'Megan Leavey' hits some patriotic highs but feels out of balance

Posted June 9

“MEGAN LEAVEY” — 2½ stars — Kate Mara, Ramon Rodriguez, Tom Felton, Common, Bradley Whitford, Edie Falco; PG-13 (war violence, language, suggestive material and thematic elements); in general release

Based on the real-life experience of a Marine dog handler in Iraq, “Megan Leavey” features some intense battle sequences but feels like more of a dog-lover movie than a war hero movie.

We meet Megan Leavey (Kate Mara) as she’s floundering in life in the months before 9/11. She’s unable to keep a steady job because she struggles to connect with other people, and her dysfunctional home life just makes things worse — her parents are divorced and Megan doesn’t get along with her mother, Jackie, (Edie Falco) or Jackie's live-in boyfriend, Jim (Will Patton).

Then one day Megan walks by a Marine recruiting station. A few scenes later, Megan is working her way through boot camp and starting to get some traction in life, but it isn’t until she gets assigned K-9 cleanup duty after a hard night of partying that her purpose becomes clear. If Megan can’t relate to people, maybe she can connect with Rex, the snarling German shepherd getting trained to sniff out IEDs in Iraq.

With a little hard work and persistent campaigning, Megan manages to tame both Rex and her superior officer Gunny Martin (Common), winning a position as a dog handler and a deployment to the Middle East. This is where things really get interesting — and tense — as Megan and Rex set about their patrols, working to protect their fellow soldiers from Iraqi insurgent forces.

The scenes in Iraq are particularly well done, as director Gabriela Cowperthwaite mixes the expected tension of the war with the unexpected tensions between Megan and the soldiers around her — according to “Megan Leavey,” K-9 units are considered an unwelcome and unfortunately necessary evil. Megan and Rex see some success until, during one especially memorable encounter, an IED blast puts their future in jeopardy.

Once Megan and Rex return from Iraq, it gradually becomes clear that “Megan Leavey” is less of a war movie than a dog-lover movie. The time in Iraq is comparatively short — especially considering the film is intended to celebrate their over 100 successful missions together — and quickly gets set aside as the narrative refocuses on Megan’s efforts to adopt Rex and retire to a civilian life.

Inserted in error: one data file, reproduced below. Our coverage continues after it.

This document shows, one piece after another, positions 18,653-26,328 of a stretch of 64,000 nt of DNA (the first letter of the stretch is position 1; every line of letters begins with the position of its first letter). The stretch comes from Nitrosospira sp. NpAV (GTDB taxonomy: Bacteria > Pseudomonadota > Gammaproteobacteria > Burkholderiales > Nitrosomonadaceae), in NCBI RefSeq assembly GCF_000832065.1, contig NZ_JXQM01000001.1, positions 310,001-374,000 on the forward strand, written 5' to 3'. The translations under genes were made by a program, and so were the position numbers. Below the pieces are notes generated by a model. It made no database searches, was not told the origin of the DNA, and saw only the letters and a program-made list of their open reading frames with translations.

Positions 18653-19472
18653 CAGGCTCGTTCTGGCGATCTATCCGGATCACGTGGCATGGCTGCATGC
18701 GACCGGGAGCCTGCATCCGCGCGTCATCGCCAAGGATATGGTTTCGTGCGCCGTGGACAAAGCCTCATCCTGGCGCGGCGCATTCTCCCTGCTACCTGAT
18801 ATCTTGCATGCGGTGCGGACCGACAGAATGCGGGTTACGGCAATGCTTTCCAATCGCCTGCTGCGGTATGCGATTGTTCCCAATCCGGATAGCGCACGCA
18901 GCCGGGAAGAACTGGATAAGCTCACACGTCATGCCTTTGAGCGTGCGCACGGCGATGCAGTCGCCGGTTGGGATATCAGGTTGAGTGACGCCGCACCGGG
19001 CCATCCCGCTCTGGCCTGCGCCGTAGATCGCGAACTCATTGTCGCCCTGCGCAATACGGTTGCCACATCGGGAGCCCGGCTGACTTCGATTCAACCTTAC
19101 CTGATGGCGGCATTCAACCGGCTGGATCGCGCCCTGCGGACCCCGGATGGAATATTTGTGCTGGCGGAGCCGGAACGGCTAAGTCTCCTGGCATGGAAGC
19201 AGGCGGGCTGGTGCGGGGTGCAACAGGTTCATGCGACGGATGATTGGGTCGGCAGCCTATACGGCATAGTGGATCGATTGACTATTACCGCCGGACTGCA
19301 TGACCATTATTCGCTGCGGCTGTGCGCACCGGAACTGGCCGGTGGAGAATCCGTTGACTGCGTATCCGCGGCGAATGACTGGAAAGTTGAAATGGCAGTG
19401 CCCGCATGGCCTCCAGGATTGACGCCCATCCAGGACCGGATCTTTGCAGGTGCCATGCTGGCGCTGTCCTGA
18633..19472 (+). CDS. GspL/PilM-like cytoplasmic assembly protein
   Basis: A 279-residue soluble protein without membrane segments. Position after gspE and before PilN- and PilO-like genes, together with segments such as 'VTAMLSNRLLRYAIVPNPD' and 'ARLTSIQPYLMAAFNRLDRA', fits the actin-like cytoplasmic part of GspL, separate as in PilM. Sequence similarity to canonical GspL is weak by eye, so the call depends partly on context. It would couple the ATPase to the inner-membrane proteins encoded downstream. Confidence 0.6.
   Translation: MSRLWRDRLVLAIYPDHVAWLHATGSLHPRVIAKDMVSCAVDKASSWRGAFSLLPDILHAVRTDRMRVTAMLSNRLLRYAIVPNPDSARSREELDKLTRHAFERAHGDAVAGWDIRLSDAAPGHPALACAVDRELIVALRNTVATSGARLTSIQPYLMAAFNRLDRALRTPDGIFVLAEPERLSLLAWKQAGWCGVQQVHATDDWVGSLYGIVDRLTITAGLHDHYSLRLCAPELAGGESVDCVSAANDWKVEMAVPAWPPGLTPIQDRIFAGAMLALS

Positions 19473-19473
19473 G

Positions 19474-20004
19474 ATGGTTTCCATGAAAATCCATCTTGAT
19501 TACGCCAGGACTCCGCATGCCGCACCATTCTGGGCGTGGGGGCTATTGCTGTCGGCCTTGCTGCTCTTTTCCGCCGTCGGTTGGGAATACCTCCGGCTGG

While there’s technically nothing wrong with a movie about a woman and her dog, the intensity of the war context makes the adoption conflict appear mild by comparison, if not inconsequential. Based only on what you’re seeing on screen, it’s difficult to understand how the subject matter justified the movie.

“Megan Leavey” also features Bradley Whitford as Megan’s biological father, Bob, and Tom Felton as a veteran dog handler she meets during her training. Ramon Rodriguez plays Matt Morales, a fellow Marine who tries to develop a serious relationship with Megan but encounters some of the same problems that led her to the Marines in the first place.

If you’re a patriotic dog-lover, “Megan Leavey” may scratch your itch. But if you’re a patriotic dog-liker expecting a gripping war drama, your itch may persist on the way out of the theater.

“Megan Leavey” is rated PG-13 for war violence, language, suggestive material and thematic elements; running time: 116 minutes.

Joshua Terry is a freelance writer and photographer who also teaches English composition for Weber State University. You can also find him on <a href='' target='_blank'>YouTube</a>.


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